AUSTIN, Texas – Just 30 minutes of brisk walking can immediately boost the mood of depressed patients, giving them the same quick pick-me-up they may be seeking from cigarettes, caffeine or binge eating, a small study found.
Researchers at the University of Texas at Austin found that people suffering from depression who walked on a treadmill for 30 minutes reported feeling more vigorous and had a greater sense of psychological well-being for up to an hour after completing the workout.
Those patients and another group that sat quietly for 30 minutes both reported reductions in negative feelings such as tension, depression, anger and fatigue.
But only the group that exercised said they felt good after the session, according to the study, published in the December issue of the journal, Medicine and Science in Sports and Exercise.
Lead researcher John Bartholomew said the study reinforces past research that has found consistent exercise, along with medication and counseling, can help people overcome depression.
However, Bartholomew's is among the first to show that exercise can have a positive effect right away.
"It's not something you have to do for 10 weeks and it's not something you have to do at a high intensity," said Bartholomew, an associate professor of kinesiology and health education. "You should derive a benefit very early on in the process, and hopefully that is the kind of thing that will motivate them to continue to engage in the behavior."
The study, funded by Future Search Trials, an Austin medical research company, involved 40 people between the ages of 18 and 55. All were recently diagnosed with major depressive disorder, were not taking antidepressants and did not regularly exercise.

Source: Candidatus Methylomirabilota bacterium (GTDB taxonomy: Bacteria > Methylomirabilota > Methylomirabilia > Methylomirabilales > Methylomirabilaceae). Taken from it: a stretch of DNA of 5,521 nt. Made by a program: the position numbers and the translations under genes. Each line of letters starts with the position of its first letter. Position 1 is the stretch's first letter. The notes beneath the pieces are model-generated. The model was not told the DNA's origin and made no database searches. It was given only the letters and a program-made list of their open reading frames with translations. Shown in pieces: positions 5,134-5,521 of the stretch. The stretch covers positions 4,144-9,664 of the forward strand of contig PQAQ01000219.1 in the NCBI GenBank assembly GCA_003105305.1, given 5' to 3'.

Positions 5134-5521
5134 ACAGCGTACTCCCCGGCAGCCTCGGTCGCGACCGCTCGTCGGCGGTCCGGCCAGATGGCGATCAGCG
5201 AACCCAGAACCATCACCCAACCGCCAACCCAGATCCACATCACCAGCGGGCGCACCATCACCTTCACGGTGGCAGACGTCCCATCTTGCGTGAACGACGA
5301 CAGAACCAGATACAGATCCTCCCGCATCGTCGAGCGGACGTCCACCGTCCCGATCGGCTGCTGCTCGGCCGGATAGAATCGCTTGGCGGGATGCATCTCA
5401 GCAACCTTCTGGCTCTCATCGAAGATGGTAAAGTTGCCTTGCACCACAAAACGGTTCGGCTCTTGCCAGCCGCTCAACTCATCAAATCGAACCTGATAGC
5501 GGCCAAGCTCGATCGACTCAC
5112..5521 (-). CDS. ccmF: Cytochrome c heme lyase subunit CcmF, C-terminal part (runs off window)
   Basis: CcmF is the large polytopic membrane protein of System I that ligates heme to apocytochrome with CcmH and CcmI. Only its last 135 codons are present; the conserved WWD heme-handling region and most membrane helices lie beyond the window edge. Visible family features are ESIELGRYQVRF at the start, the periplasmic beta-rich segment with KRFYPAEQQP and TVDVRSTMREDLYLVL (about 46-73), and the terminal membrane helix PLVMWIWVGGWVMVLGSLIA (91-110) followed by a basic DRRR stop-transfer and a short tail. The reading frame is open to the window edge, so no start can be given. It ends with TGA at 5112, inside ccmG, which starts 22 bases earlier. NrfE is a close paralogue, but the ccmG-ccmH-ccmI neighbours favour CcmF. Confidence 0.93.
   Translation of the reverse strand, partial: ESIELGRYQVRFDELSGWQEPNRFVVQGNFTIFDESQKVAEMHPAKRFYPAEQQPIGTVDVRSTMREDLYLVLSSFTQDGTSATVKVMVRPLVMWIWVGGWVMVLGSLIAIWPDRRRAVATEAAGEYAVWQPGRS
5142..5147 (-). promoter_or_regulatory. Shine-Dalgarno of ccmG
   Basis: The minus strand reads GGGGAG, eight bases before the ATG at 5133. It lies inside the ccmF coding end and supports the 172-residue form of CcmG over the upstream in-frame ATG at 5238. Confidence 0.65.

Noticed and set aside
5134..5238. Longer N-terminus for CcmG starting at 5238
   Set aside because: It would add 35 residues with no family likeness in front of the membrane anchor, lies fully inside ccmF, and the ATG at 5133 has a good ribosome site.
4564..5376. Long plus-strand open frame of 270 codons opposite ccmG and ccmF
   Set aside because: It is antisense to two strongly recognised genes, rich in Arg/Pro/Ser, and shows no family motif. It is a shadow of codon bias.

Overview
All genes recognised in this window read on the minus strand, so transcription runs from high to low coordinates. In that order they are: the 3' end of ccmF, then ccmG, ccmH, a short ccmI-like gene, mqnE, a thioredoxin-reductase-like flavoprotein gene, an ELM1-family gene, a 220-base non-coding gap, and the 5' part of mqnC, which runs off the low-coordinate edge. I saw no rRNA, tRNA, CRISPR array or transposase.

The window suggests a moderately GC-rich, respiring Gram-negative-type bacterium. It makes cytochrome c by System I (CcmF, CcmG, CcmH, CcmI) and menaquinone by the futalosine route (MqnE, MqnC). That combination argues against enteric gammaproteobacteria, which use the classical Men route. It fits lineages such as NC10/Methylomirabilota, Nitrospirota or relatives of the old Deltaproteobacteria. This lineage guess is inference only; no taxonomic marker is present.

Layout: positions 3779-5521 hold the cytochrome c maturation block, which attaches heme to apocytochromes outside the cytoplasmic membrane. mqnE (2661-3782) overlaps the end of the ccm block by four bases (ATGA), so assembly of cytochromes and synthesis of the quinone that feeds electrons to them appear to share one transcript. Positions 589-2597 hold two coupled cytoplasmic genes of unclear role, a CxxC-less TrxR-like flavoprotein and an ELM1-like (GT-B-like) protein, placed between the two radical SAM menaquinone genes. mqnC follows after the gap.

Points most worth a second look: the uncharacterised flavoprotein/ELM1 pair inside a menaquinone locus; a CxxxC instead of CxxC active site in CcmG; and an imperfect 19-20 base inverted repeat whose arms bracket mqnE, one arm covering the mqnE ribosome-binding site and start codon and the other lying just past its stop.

Twenty patients were assigned to exercise for 30 minutes, while the others sat quietly for the same amount of time. They were surveyed five minutes before the session and five, 30 and 60 minutes afterward.
The positive mood effects from walking were sizable, lifting their feelings of vigor to near-normal levels, the study said. But the results were short-lived, returning to pre-exercise levels within an hour.
While the study shows depressed people who self-medicate with cigarettes, caffeine or food binges could get similar positive feelings from exercising, experts said it won't be easy to persuade them to replace bad habits with walking or shooting hoops. It's hard enough to get healthy adults to exercise.
"For people who are severely depressed, that may not be something I'm really going to hang my hat on," said Dr. Erik Nelson, an assistant professor of clinical psychiatry at the University of Cincinnati College of Medicine.
But for mildly to moderately depressed patients, exercise may lessen feelings of helplessness and isolation, he said.
"People shouldn't feel like the only thing they can do is take their medicine and wait till they feel better," Nelson said. "This kind of shows there are things you can do to help yourself in the short term."